Another analogy which will help understand schemata is that of a play. One could say that a schema is like a play, with actors, props, situations, and a script. In the same way that a play may be performed by different actors, in a different setting, at a different time, even in a different language, it is still, more or less, the same play. Hamlet in Chinese would still be Hamlet.
If, for example, I tell you about a restaurant where I recently had lunch, your mind will activate the appropriate schema, and bring forth the appropriate props and actions to help you predict what I will tell you. In a restaurant there is a table, chairs, a menu, a waiter or waitress, food, and a bill. There are actions such as reading the menu, ordering, eating, and paying. Some of these things may be different, it may be a self-service restaurant, but the overall idea is the same.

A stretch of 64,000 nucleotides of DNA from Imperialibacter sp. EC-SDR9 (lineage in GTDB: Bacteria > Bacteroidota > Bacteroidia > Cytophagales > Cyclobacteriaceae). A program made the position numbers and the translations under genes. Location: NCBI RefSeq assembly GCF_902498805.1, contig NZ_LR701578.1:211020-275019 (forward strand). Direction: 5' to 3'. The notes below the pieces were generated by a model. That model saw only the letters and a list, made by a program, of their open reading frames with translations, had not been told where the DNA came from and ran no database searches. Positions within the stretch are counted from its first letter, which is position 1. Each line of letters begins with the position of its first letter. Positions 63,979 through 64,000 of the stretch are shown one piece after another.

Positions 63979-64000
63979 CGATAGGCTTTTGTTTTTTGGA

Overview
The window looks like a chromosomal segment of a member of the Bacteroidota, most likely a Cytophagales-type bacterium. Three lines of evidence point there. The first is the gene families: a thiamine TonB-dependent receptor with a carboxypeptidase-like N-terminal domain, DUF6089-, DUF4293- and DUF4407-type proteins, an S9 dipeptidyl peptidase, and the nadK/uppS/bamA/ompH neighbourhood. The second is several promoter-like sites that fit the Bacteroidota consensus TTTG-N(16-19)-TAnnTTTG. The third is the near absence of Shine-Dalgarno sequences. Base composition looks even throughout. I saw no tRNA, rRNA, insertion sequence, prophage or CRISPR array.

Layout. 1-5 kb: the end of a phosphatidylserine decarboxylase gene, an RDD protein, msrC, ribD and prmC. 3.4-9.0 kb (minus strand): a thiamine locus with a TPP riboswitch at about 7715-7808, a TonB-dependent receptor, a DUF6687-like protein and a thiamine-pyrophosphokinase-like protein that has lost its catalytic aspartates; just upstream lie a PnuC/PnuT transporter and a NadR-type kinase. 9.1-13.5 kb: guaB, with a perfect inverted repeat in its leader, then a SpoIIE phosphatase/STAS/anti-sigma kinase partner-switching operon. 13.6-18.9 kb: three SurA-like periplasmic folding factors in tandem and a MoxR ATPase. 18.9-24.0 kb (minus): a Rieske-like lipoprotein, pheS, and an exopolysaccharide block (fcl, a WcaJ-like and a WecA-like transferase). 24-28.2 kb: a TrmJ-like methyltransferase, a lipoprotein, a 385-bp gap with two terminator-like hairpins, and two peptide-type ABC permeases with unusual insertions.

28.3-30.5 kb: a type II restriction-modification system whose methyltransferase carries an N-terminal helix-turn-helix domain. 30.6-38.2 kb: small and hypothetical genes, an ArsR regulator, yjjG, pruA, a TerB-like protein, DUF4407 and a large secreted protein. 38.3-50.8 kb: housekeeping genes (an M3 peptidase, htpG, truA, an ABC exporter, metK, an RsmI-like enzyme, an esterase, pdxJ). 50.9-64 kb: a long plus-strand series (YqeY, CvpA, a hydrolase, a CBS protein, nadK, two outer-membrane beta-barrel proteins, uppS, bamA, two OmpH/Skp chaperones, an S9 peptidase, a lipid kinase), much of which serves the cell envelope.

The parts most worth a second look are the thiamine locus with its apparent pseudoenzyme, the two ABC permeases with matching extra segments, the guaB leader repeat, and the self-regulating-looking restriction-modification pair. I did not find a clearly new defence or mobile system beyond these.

Schemata like this are an integral part of our social interaction, but the schema itself is no more than a skeleton around which the salient information is added. It can be seen as a basic model of a situation or action. If the schema we are using to interpret a situation does not correspond to the actions or actors in a situation, we are surprised, sometimes to the point of not understanding. If there are major differences, I will have to explain them to you, since I will know that they do not correspond to the default schema for restaurants. For example, if there was a musician playing in the restaurant, or if the waiters sang ‘Happy Birthday’ to the person I was with, I would have to explain it, these ideas are not part of the default schema for a restaurant. If the waiter tells me I must cook the food myself, I will be not only surprised, but maybe outraged, since this does not correspond to my expectations. I may go to another restaurant, since one of the main reasons for eating out is to not cook.